The Trump administration is getting serious about space. Although they have been mocked by critics ignorant of their importance, steps like the administration's commissioning of the U.S. Space Force, its establishment of a dedicated Space Command and the creation of a dedicated space technology development arm are all signs that the White House is beginning to view space as a new arena of strategic competition. The latest sign in this regard came last month, when the Pentagon formally released its Defense Space Strategy, which defines the space domain as "vital to our nation's security, prosperity and scientific achievement."
This bold statement reflects a potentially transformative reality: that space is still a largely untapped resource. Today, the current space market is estimated to be $350 billion, but in three decades, it could be worth exponentially more. By the middle of the 21st century, both Bank of America and Merrill Lynch estimate, the space economy will be worth roughly $2.7 trillion.
American policymakers are eager to tap into that potential wealth. U.S. Commerce Secretary Wilbur Ross gave a speech earlier this year at the World Economic Forum in Davos in which he noted that, "Current industry projections place the 2040 global space economy at between $1 trillion and $3 trillion. And I think we will certainly get to a trillion before 2030." He specifically mentioned America's near-term priorities in this domain to include lunar mining, asteroid mining and space tourism.
Industry, meanwhile, is already moving in this direction. American private sector space firms have reduced launch costs, making the positioning of technologies in space more feasible and affordable than ever before. Meanwhile, new technological breakthroughs have made activities like mining asteroids achievable within a decade.
But all of that hinges upon investor confidence, and that in turn requires security. For the space economy to expand to its full potential, tech firms and investors alike need to know that their stakes will be safeguarded by a U.S. government that is serious about space. Increasingly, American national security, and our growing list of space-based economic assets, requires a committed military presence with the capability to defend against dangerous naturally occurring phenomena (including asteroids and comets), as well as potential adversaries who are actively developing the means to disrupt, degrade and destroy vital components of the emerging U.S. space architecture.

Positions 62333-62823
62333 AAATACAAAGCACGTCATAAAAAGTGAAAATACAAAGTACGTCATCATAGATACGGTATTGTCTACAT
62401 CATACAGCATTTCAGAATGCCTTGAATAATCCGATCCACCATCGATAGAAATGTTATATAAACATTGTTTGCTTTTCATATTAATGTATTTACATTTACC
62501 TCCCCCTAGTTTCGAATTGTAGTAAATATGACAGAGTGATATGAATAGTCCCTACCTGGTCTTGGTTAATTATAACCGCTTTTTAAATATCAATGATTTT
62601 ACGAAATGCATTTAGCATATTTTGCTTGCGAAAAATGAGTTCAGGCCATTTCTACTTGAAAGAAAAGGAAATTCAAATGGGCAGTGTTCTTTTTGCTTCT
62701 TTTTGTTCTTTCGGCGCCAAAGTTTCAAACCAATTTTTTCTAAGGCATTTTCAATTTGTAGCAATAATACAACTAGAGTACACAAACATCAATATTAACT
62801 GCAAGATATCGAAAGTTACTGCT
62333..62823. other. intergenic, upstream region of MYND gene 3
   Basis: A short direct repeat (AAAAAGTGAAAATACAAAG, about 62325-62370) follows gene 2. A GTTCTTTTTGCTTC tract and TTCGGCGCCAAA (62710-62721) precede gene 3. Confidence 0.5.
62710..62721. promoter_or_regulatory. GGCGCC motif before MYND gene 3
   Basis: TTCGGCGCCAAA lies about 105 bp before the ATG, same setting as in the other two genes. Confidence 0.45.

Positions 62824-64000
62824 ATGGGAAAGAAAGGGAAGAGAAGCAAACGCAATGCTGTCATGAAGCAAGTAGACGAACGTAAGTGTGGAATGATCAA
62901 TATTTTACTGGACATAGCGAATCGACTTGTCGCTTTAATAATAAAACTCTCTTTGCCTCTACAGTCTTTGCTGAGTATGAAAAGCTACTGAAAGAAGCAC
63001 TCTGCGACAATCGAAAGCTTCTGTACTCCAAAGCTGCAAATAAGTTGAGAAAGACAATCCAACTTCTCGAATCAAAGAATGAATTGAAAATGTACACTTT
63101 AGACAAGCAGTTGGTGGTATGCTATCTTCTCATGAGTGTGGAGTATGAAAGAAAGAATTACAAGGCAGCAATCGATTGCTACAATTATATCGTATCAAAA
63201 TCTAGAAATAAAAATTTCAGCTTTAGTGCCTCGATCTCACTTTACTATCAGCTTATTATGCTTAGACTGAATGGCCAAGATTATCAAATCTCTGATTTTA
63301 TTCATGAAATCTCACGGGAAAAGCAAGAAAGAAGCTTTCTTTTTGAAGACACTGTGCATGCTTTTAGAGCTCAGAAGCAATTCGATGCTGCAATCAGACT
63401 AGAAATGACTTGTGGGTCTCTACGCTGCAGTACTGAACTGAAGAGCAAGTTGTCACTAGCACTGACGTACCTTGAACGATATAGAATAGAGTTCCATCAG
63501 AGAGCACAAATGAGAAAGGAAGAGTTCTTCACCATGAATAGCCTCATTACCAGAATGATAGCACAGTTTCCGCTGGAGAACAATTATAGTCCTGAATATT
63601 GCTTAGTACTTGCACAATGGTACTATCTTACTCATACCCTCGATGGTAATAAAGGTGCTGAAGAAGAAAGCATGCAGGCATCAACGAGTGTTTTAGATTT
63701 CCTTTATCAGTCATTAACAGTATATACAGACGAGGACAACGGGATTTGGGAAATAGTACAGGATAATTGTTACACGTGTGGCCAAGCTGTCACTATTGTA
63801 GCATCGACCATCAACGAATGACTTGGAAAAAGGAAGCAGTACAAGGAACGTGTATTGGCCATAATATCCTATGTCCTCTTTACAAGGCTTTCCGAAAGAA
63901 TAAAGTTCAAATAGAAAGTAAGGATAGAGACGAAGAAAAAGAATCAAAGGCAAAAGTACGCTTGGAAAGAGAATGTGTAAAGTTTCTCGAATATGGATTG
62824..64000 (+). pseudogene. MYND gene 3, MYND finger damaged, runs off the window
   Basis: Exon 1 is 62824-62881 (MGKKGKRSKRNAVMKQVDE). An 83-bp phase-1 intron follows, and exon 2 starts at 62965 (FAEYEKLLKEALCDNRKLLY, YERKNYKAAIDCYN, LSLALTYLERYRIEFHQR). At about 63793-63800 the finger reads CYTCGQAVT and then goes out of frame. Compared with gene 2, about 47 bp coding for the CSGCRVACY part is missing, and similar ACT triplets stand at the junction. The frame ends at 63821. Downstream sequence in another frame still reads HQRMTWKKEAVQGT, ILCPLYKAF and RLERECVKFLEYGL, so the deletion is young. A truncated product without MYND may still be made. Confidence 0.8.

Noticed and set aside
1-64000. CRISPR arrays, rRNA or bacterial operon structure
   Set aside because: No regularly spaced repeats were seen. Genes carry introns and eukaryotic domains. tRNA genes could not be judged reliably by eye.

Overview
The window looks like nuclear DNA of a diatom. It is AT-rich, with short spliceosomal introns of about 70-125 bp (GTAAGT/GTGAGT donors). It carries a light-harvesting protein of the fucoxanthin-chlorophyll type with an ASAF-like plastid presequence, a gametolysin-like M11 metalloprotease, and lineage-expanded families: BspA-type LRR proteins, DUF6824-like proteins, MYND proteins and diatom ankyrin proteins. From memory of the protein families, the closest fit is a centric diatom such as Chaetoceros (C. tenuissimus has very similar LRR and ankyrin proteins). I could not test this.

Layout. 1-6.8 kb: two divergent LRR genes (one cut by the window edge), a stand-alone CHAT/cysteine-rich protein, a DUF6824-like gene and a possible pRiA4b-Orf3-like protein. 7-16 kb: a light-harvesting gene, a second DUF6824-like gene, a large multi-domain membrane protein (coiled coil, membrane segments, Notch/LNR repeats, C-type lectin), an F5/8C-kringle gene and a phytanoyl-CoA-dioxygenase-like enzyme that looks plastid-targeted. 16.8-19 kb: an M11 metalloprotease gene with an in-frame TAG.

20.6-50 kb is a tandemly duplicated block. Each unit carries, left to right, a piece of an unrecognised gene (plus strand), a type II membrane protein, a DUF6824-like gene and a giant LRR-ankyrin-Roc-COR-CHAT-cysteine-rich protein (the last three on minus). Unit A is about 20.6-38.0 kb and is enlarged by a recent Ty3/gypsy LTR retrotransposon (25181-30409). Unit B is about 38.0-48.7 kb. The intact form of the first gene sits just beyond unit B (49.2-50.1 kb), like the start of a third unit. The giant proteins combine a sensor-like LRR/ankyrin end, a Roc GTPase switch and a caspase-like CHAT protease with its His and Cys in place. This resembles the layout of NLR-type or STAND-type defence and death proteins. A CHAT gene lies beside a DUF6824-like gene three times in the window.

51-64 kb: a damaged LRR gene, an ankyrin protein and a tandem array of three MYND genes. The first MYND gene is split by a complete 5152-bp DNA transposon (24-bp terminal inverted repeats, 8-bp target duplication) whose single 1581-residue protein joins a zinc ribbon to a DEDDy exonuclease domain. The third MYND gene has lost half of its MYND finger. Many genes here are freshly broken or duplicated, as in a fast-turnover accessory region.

Here, the biggest danger is undoubtedly the People's Republic of China (PRC). Beijing has reached much the same calculus as has the United States about the promise of the space domain, and is now trying in earnest to utilize space to achieve its great power ambitions.
The extent of the PRC's space ambitions was publicly outlined last spring by one of the country's leading experts on the subject. In April 2019 testimony before the U.S.-China Economic & Security Review Commission, Dr. Namrata Goswami laid out that the goal of Chinese leaders is for their country to become the world's leading space power by 2045. They have already completed several steps toward this objective, including landing on the far side of the moon and successfully simulating a lunar biosphere with inhabitants supported by a closed ecosystem for the period of a year, including observed mouse embryos growing in space (thereby demonstrating the likelihood of human reproduction in that domain). China's space roadmap, moreover, entails developing techniques for asteroid mining, creation of nuclear-powered shuttles for space exploration and industrialization of the moon to fabricate satellites that can harness energy in space—potentially positioning the PRC to become Earth's top supplier of non-carbon producing energy.
China, moreover, has already formulated concrete goals for space-related markets, among them: space-based commercial and industrial facilities (2021+), space-based power generation (2030+), lunar mining (2030+), asteroid mining (2032+) and the advanced space transportation required. As it proceeds toward these objectives, the PRC could also gain advantages in other areas, such as artificial intelligence and cyber-related technologies, thereby increasing its war-fighting capabilities and telecommunications prowess.
China's space strategy, then, should properly be seen from a great power perspective. The strategic role in space to which Beijing aspires is potentially threatening to the United States, both economically and militarily. In order to compete successfully against it, the United States will need to go on the strategic offensive. America now needs a concrete plan to cement its position as the planet's dominant space power. Without one, we will cede the advantage to Beijing in what is quickly emerging as the next great economic, military and political domain.
Richard M. Harrison is vice president of operations and director of defense technology programs at the American Foreign Policy Council in Washington, D.C. Peter Garretson is senior fellow in defense studies at the Council. The authors lead the organization's newly formed space power initiative.